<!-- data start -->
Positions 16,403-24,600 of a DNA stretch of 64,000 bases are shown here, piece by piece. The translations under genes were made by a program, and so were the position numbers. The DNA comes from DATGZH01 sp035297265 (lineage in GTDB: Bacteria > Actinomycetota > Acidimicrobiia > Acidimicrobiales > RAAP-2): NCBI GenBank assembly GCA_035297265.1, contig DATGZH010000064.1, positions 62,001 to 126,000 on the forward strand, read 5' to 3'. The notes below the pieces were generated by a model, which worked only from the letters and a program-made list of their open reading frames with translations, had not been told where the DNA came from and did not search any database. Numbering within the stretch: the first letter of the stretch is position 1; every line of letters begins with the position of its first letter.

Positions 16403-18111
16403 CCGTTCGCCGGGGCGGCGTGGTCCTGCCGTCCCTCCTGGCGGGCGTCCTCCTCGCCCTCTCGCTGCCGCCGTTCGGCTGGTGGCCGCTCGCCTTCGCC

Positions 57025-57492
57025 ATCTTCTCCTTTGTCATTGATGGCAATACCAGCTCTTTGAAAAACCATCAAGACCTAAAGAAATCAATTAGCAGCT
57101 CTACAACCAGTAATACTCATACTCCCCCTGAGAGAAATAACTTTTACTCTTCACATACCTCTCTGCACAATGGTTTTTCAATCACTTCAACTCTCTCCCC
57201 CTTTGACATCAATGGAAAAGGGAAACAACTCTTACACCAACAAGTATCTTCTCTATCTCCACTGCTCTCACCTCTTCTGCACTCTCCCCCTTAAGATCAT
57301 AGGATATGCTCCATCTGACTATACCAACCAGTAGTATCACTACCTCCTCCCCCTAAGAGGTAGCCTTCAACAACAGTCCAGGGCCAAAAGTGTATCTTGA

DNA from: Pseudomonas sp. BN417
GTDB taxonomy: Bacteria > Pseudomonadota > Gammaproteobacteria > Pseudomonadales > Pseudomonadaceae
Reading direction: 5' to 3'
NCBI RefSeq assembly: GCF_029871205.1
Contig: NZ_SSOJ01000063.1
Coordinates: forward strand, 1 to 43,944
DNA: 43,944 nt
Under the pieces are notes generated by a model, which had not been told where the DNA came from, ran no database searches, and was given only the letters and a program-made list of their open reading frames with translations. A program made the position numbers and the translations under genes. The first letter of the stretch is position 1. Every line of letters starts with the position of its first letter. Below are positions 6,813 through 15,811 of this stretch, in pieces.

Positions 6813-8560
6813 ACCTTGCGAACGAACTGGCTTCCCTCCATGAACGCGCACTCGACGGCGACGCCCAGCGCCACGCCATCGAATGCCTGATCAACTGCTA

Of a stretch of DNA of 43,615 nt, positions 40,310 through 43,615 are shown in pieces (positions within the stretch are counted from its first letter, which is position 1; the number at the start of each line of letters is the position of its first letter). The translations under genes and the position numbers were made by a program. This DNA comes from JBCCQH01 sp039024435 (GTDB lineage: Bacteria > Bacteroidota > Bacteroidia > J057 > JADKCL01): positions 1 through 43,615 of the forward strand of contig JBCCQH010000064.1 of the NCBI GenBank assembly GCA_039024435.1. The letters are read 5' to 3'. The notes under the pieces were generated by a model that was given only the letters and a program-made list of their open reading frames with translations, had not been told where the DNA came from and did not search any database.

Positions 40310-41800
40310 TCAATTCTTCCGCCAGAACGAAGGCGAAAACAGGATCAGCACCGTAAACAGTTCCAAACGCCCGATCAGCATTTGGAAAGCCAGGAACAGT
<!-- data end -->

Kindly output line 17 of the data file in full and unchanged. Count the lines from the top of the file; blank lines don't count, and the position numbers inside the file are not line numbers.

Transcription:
Positions 6813-8560